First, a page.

News / Asia

Burma's Rohingya Face Census Dilemma

Burma's Rohingya Face Census Dilemmai
X
March 28, 2014 1:37 PM
Burma is conducting its first census in more than three decades, at a time when ethnic and religious tensions are high. Census workers are expected to record each person’s race and religion, which pose problems for ethnic Rohingya Muslims who are not recognized as Burmese citizens. Gabrielle Paluch reports.
Gabrielle Paluch
Burma, also known as Myanmar, is conducting its first census in more than three decades, at a time when ethnic and religious tensions are high. Census workers are expected to record each person’s race and religion, which pose problems for ethnic Rohingya Muslims who are not recognized as Burmese citizens.
 
Burma's government does not officially recognize some ethnic groups that have long lived within its borders. But the upcoming census requires they be counted under one of the country’s officially recognized ethnicities.
 
Stateless ethnic Rohingya Muslims, most of whom are living in conflict-stricken Rakhine state, are among those who will have to identify as "other," and write in their ethnicity.
  ​
Population Minister Khin Yi suggests that those who write in “Rohingya” could face prosecution for providing misinformation. He refers to the Rohingya as Bengali, reflecting government policy that considers them foreigners from Bangladesh. He does not expect problems in Sittwe, the capital of Rakhine.

"We did not do a test census in Sittwe, in Rakhine state because at the time there was a conflict between the two communities," he said. "We have since discussed with the two communities, Rakhine and Bengali, and they accept the census process, because the census process is all inclusive. Those who don't participate will lose their chance."

Observers worry that the ethnic and religious identification questions could worsen ostracism of some communities.  But U.N. technical advisors say it is too late and too expensive to change the questionnaire.

In the lead up to the census, the extremist anti-Muslim monk Wirathu has delivered well-attended speeches in Rakhine state about protecting race and religion, and has led protests advocating a census boycott.
 
Here, Wirathu is accusing Muslims of targeting monks, and terrorizing good people. He says authorities should kick out international aid groups that help Muslims. He also says Muslims should be denied citizenship and marriage rights.
 
Many fear identifying as Rohingya will threaten their potential citizenship eligibility, but not identifying as Rohingya will leave their community underrepresented.
 
Zaw Aye is a minister for Rakhine Nationalities affairs, who is concerned about ongoing violence in his hometown. He says the situation will improve if people stop identifying themselves as Rohingya.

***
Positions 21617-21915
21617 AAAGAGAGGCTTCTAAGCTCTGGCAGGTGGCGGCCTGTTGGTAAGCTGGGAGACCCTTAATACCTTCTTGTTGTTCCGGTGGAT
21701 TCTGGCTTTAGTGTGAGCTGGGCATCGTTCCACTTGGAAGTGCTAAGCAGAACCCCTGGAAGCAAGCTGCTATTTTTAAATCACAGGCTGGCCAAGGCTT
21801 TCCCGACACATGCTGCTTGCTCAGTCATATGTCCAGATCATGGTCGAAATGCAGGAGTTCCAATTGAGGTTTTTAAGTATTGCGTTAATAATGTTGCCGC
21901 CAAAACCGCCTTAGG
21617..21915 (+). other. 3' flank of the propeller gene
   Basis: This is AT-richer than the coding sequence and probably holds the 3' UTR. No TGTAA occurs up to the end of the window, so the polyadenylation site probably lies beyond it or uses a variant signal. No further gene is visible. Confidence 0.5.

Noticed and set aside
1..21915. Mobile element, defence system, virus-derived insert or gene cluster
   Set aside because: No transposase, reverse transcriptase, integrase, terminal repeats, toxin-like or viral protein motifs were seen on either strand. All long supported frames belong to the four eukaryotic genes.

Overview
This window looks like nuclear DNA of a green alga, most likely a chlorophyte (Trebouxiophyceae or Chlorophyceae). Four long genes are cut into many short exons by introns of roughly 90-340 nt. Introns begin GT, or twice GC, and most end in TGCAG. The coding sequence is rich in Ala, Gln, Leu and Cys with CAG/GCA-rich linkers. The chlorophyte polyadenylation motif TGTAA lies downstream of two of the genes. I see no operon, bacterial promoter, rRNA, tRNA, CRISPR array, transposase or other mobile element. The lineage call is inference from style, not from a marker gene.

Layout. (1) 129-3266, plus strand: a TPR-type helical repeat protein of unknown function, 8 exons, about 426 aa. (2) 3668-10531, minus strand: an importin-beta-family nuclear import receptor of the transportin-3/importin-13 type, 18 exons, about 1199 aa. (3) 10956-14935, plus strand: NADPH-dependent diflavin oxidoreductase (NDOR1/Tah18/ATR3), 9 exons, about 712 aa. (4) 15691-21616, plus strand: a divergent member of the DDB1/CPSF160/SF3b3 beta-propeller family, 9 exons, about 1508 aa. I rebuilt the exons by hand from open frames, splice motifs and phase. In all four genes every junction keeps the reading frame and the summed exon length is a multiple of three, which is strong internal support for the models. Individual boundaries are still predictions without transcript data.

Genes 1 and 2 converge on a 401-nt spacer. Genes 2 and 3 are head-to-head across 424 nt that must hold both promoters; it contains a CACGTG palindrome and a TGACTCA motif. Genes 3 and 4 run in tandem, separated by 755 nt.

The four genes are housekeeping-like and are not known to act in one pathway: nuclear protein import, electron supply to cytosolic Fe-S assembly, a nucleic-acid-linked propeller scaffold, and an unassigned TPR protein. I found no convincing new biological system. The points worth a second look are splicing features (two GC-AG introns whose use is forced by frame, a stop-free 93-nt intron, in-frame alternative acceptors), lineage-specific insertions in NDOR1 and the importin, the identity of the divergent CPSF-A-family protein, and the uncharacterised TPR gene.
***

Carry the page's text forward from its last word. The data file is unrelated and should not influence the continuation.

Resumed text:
"Putting the name of a people that don't exist will cause violence," he said. "But if they're counted as Bengalis, there won't be any problems."
 
Kyaw Min is a Rohingya politician who says many fear identifying as Rohingya will threaten their legal status, but not identifying as Rohingya will leave their community underrepresented.
 
" I am Rohingya, I will enlist as Rohingya, I think the enumerators will also write me in as Rohingya, because they have the duty according to census law.," said Min. "Claiming an ethnicity is not the question of violence. Who will initiate the violence, it is the question."
 
Burma’s nationwide census begins at the end of this month

You May Like

Video Westgate Mall Attack Survivors Confront Painful Memories

On anniversary of terror attack, survivors discuss how they have coped with trauma they experienced that day More

Iraqi Kurdish Leader: Protect Syrian City

Islamic State fighters are besieging Kobani, also known as Ayn al-Arab, after seizing at least 21 surrounding villages in a major assault against city on Syria's northern border with Turkey More

Video Whaling Summit Votes to Uphold Ban on Japan Whale Hunt

Conservationists hail ruling as a victory, but Tokyo says it will submit revised plans for a whale hunt in 2015 More

This forum has been closed.
Comment Sorting
Comments
     
by: Suleman from: kolkata india
March 30, 2014 2:30 PM
those people that call themselves Buddhist and kill poor muslin Rohyngy
are not what they stand for Do they know Ahimsa ?
Preachings of Buddha ?They are killers !


by: than shwe from: Naypyithaw
March 27, 2014 3:40 PM
Burma must accept and give rohingya nationality.

In Response

by: Richard from: US
March 27, 2014 10:37 PM
Those people calling themselves Rohingya or whatever are having a family of at least twenty children for "every single family".
(taking four wives and breeding twenty children in every family to dominate Rakhine state)
They are the problem originated from Bangladesh. Bangladeshi Govt is fully responsible for it. And yet the prime minister said her Bangladesh is already an over populated country and they cannot take care of them. This is the problem floating in the international sea affecting not just Burma but through the bay of Bengal to Thailand, Indonesia and all the way down to Australia.
Consider this, you live alone at a house and you are kind enough to let a homeless couple to come stay your house for free. A decade later, the couple have had twenty children and demanding you leave the house because they claim they are such-and-such family and the house historically belongs to the family. How does it make you feel?

Featured Videos

Your JavaScript is turned off or you have an old version of Adobe's Flash Player. Get the latest Flash player.
Migrants Caught in No-Man's Land Called Calaisi
X
Lisa Bryant
September 19, 2014 5:04 PM